The UN has come with good news at our doorstep as they announce that progress in the last years have caused the HIV infection to go down and stabilise the number of people who are infected by the disease. The report said that at the end of 2011, around 34 million people were living with HIV. 2.3 million deaths were reported in 2005 and 1.8 million in 2010, this number has reduced to 1.7 million in 2011. It is also reported that the number of people who get newly infected with HIV is also falling. At 2.5 million, the number of new infections in 2011 was 20 percent lower than in 2001.
[Read: Celebrating World AIDS Day]
The UNAIDS said, "The global community has embarked on an historic quest to lay the foundation for the eventual end of the AIDS epidemic. This effort is more than merely visionary. It is entirely feasible.” The report further said that, "Although AIDS remains one of the world's most serious health challenges, global solidarity in the AIDS response during the past decade continues to generate extraordinary health gains.”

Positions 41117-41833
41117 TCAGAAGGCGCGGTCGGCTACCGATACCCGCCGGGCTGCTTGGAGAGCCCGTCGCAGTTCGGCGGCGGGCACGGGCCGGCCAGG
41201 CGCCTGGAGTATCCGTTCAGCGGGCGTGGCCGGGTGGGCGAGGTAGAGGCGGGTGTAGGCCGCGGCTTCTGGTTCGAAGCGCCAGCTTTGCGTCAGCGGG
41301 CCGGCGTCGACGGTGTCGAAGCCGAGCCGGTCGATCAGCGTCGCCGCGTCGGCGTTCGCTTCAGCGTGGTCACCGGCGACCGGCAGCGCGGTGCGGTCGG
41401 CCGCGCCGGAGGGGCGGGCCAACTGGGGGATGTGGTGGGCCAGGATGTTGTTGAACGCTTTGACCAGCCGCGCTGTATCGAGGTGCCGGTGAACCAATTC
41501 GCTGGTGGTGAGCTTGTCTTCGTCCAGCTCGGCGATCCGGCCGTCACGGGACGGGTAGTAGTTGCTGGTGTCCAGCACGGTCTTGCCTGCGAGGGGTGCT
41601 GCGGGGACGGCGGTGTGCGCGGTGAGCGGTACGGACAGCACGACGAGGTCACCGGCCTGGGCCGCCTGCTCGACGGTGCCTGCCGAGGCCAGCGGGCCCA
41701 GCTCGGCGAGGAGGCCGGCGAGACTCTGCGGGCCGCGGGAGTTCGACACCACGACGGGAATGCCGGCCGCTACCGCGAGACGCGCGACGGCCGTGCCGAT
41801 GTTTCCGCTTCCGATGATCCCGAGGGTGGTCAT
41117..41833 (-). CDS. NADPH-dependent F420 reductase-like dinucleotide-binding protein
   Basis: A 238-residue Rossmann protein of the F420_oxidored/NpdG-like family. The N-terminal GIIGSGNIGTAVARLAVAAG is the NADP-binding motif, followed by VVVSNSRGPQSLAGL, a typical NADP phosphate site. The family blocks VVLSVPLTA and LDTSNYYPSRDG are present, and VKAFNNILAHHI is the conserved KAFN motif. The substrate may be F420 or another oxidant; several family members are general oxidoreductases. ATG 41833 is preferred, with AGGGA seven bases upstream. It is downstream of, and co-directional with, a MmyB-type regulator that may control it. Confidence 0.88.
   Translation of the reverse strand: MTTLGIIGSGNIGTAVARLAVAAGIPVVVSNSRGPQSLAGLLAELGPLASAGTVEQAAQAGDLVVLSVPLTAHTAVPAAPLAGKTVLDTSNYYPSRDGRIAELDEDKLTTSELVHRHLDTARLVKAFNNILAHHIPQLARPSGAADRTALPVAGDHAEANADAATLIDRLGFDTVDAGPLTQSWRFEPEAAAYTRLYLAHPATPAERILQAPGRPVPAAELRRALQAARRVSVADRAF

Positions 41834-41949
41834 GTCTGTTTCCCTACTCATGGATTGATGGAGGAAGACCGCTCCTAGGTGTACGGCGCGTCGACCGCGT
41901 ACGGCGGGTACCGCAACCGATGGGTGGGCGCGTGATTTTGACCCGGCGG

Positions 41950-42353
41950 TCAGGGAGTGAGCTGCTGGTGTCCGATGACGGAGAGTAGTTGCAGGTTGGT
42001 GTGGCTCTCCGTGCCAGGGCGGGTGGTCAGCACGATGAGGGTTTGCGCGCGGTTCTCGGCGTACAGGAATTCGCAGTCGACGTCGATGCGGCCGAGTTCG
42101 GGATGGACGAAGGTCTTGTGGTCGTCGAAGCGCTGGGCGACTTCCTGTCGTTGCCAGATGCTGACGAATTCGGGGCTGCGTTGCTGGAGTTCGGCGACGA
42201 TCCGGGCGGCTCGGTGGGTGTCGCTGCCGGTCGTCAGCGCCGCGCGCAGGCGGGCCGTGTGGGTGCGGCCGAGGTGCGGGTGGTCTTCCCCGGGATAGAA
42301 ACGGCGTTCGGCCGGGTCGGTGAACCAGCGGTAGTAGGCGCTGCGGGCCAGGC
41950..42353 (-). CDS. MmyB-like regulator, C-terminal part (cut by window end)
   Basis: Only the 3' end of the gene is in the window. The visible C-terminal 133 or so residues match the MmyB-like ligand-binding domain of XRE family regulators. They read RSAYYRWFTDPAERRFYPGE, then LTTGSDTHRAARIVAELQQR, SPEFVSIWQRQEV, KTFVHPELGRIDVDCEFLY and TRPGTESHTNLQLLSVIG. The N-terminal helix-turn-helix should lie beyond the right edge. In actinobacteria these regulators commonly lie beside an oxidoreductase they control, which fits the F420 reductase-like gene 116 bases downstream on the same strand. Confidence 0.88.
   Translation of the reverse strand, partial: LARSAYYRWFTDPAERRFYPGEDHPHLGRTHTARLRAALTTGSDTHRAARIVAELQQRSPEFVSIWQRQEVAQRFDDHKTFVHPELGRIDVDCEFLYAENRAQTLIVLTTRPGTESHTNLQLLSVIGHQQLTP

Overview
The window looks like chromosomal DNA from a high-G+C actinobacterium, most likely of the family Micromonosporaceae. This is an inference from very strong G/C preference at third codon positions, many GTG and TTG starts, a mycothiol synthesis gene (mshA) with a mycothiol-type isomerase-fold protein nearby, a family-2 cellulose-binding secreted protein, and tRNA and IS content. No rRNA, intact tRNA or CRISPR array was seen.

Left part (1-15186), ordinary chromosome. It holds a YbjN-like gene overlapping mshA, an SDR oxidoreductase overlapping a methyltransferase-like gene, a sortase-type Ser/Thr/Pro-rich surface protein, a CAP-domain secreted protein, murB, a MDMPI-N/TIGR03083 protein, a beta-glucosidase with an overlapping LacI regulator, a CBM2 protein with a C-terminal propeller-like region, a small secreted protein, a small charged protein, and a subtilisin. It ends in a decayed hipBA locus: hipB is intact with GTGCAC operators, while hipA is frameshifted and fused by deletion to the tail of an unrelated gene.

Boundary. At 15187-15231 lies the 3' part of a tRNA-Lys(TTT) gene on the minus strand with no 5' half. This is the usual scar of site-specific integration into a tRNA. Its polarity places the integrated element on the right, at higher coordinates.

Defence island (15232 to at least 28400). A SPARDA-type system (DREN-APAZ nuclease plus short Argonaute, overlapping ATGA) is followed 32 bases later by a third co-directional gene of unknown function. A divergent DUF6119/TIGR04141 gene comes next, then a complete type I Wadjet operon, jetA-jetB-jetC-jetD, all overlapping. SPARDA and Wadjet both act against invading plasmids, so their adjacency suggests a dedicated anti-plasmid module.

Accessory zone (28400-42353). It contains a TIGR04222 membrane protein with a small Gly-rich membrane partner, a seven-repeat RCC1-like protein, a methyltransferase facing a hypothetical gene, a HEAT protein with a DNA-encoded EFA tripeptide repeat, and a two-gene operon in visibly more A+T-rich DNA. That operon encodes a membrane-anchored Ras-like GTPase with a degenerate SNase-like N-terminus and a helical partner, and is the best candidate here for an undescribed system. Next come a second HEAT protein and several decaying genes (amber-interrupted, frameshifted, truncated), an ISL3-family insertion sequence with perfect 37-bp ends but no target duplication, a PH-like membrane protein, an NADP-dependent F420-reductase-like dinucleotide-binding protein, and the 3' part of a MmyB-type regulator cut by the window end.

UNAIDS reported that the sharpest declines in new HIV infections since 2001 were in the Caribbean and in sub-Saharan Africa - where new infections were down 25 percent in a decade.
However, the sub-Saharan Africa still accounts for 71 percent of people newly infected in 2011, underscoring the need to boost HIV prevention efforts in the region, UNAIDS said. Also, of the 1.7 million AIDS-related deaths in 2011, 1.2 million were in sub-Saharan Africa.
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